New Statesman revival is proving a real B'Stard | Writers admit plans have stalled

New Statesman revival is proving a real B'Stard

Writers admit plans have stalled

Plans to bring a revived version of The New Statesman to the screen have stalled because no broadcaster will broadcast such ‘scurrilous filth’, the comedy’s writers say.

Laurence Marks and Maurice Gran had planned to follow up the exploits of vile Tory MP Alan B’Stard with a new comedy called The B'Stard Legacy.

The show would have revolved around Sir Alan’s son Arron, but the writers say another problem was finding someone willing to follow in original star Rik Mayall’s footsteps.

And they also said that while the world of the alt-right and fake news should be perfect for a B’Stard revival, they found it difficult for their scripts to outdo political reality.

In an end-of-year post on their website, the pair said: ‘It's almost impossible to find an actor prepared to step into the giant highly polished brogues previously worn by the late great Rik Mayall.

‘It's almost as difficult to find a TV channel willing to broadcast the sort of scurrilous filth that characterised The New Statesman.

‘Present day politics are so bizarre and extreme. It's tough for mere satirists to come up with storylines more outrageous than real life.

‘Nevertheless, we still have a cunning plan... More next year, we hope.’

The pair are also working on a Birds Of A Feather spin-off for next year’s Edinburgh Fringe, provisionally called Early Birds.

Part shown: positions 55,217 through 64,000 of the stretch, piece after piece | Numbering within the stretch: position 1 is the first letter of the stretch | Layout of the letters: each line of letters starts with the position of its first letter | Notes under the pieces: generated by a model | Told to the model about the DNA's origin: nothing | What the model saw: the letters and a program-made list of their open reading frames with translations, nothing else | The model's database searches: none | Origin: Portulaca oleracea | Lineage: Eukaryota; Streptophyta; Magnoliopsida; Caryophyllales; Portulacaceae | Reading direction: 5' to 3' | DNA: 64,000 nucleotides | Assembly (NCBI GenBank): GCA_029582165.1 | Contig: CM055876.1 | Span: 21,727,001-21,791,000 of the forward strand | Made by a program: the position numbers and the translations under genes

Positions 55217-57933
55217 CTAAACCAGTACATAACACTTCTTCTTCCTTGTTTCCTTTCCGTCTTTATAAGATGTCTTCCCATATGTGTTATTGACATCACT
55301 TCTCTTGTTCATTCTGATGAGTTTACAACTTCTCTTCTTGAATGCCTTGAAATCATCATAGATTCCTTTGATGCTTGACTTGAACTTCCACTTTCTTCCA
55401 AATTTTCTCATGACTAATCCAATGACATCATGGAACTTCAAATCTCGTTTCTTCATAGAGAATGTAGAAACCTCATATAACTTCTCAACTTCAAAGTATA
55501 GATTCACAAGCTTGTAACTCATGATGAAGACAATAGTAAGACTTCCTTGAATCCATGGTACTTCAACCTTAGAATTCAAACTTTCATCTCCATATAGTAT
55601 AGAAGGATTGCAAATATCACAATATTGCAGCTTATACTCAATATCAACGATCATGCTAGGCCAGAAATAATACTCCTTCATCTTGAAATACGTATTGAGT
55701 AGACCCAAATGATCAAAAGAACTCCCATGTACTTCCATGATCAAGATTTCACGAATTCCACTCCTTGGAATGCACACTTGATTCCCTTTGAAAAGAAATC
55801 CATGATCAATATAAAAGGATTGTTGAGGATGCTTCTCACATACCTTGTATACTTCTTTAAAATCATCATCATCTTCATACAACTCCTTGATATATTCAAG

The title suggests a prequel to the exploits of Sharon, Tracey and Doreen – played by  Linda Robson, Pauline Quirke and Lesley Joseph on screen – and would tie in with the sitcom’s 30th anniversary.

Writing about the TV show’s genesis on their website, the pair said: ‘The route from idea to script to transmission was funny, intriguing, suspenseful and ultimately joyous, so we're taking these ingredients to cook up a new theatre entertainment for next year's Edinburgh Festival. 

‘The working title is Early Birds. Everything is in place, we just haven't written it yet.’

That’s because they have been writing the long-awaited Goodnight Sweetheart stage musical. The show, which has has been rumoured since 2013 should come to fruition next autumn.

They wrote: ‘This will be a small-scale production by an enterprising theatre company somewhere in London (can't tell you more yet; careless talk costs lives, but we promise to give you more information in the spring). 

‘We hope that a major West End show will follow in 2019.’

The pair’s first musical, the Sixties-set musical Dreamboats and Petticoats had a revival tour earlier this year, eight years after it debuted.

A new Birds Of A Feather Christmas special will air on ITV on Monday at 9pm.

Published: 15 Dec 2017

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